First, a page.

Legal

EEOC Stakes Its Turf on the Issue of Sexual Orientation Discrimination

By Jon Hyman

Jan. 12, 2016

As I thought of which David Bowie song to support today’s effort, the one that leapt to mind is “Space Oddity” (I was going to use “Changes”, but Dan Schwartz already claimed it for his post yesterday). 

To me, it is a complete oddity that, in the 2016, it is still statutorily legal for an employer to fire an employee because of that employee’s sexual orientation. On this point, the EEOC and I see eye-to-eye. The difference, however, is that the EEOC is in a position do so something about it. What it is not doing is sitting around and waiting for Congress to do something about it.

In a thorough 27-page amicus brief filed last week, the Agency details why it believes that Title VII already prohibits sexual-orientation discrimination as unlawful sex discrimination.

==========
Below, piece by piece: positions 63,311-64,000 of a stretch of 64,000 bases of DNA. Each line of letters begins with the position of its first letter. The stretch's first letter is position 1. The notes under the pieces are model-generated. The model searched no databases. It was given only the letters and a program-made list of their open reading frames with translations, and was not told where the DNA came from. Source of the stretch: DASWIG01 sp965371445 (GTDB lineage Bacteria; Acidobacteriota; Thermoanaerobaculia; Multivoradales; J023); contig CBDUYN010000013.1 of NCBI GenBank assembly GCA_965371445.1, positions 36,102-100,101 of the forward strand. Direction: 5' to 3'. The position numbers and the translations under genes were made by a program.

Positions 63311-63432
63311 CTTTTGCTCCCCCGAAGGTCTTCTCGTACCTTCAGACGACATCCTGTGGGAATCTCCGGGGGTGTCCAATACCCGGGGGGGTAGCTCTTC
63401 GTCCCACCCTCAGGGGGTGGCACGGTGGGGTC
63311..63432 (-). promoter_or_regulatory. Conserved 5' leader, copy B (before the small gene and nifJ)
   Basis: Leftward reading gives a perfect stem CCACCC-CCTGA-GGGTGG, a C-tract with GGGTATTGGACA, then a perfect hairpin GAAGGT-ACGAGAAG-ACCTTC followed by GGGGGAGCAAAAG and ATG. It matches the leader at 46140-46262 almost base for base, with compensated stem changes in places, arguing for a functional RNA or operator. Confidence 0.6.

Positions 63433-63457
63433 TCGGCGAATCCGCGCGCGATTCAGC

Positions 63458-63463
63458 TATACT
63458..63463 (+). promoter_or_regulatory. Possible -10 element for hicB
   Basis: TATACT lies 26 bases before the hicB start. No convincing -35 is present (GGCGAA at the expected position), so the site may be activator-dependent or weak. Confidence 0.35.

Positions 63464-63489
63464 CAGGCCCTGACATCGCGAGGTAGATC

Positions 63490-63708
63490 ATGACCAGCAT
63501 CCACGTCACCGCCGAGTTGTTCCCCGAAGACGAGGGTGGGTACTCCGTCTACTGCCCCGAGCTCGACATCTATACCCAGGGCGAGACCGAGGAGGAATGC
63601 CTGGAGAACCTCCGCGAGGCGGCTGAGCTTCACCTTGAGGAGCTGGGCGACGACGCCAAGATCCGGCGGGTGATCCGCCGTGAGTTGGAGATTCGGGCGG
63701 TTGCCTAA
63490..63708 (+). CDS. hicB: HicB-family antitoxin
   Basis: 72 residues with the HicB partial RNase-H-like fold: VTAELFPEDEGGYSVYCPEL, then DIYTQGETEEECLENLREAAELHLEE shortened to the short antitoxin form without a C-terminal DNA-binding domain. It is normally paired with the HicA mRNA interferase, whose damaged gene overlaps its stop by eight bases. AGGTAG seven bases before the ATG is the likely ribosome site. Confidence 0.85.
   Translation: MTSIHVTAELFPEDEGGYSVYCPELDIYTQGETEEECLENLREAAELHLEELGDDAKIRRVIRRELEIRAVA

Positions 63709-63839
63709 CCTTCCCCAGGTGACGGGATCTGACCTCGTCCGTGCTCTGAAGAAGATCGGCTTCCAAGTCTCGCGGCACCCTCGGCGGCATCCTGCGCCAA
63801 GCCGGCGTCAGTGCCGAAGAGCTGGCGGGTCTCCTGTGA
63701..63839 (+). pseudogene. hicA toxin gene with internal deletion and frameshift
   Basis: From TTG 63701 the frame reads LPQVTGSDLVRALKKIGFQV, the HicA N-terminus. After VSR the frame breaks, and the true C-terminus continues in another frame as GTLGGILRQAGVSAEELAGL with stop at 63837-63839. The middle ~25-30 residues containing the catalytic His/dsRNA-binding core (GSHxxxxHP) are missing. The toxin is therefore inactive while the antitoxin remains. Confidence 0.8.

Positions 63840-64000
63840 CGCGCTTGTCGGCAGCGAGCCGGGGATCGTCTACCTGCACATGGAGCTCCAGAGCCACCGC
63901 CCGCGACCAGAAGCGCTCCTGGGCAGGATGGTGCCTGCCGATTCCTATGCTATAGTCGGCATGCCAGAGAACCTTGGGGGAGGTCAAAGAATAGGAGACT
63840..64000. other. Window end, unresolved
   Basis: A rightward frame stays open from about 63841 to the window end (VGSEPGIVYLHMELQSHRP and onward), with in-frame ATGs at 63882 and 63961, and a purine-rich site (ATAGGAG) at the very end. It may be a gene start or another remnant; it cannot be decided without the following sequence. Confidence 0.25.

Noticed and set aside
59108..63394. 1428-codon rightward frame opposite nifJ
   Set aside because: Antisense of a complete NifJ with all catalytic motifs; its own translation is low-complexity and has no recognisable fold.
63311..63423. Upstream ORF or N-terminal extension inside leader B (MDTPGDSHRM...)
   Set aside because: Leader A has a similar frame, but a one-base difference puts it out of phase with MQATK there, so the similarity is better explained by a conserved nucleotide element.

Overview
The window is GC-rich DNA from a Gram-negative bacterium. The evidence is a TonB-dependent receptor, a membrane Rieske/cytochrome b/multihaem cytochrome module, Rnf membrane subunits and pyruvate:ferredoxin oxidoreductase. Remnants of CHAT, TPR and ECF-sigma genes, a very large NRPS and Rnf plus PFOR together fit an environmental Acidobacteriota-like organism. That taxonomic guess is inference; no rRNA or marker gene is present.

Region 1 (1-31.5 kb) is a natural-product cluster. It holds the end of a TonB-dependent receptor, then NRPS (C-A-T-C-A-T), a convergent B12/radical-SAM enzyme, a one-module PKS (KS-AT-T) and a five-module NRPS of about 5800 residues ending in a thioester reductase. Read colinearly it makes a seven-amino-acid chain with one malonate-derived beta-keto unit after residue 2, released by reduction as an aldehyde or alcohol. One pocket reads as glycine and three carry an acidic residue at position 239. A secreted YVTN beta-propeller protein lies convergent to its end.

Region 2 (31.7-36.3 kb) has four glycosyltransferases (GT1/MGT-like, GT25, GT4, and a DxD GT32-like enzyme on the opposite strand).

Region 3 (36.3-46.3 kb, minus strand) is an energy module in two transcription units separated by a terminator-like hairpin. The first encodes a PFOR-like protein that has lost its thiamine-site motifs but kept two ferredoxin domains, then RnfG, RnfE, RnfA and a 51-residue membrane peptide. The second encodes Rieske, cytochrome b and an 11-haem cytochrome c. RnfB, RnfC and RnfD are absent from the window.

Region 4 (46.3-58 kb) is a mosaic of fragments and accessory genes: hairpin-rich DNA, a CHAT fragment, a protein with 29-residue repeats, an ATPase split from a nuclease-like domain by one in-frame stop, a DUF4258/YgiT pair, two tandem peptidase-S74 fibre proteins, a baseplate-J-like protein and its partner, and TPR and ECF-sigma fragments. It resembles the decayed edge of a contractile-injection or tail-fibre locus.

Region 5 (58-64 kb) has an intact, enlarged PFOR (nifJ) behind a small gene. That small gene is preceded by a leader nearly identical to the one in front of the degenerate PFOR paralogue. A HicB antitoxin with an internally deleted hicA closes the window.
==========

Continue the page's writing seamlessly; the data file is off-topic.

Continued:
In sum:

Sexual orientation discrimination claims necessarily involve illegal sex stereotyping, illegal gender-based associational discrimination, and impermissible consideration of a plaintiff’s sex, placing them squarely within Title VII’s prohibition against discrimination on the basis of sex. 

The entire brief (available here, courtesy of EEOC Commissioner Chai Feldblum) is worthy of your time and attention, as is the issue of why we still need to have a debate that should have been settled long ago.

An oddity indeed.

Jon Hyman is a partner in the Employment & Labor practice at Wickens Herzer Panza. Contact Hyman at JHyman@Wickenslaw.com.

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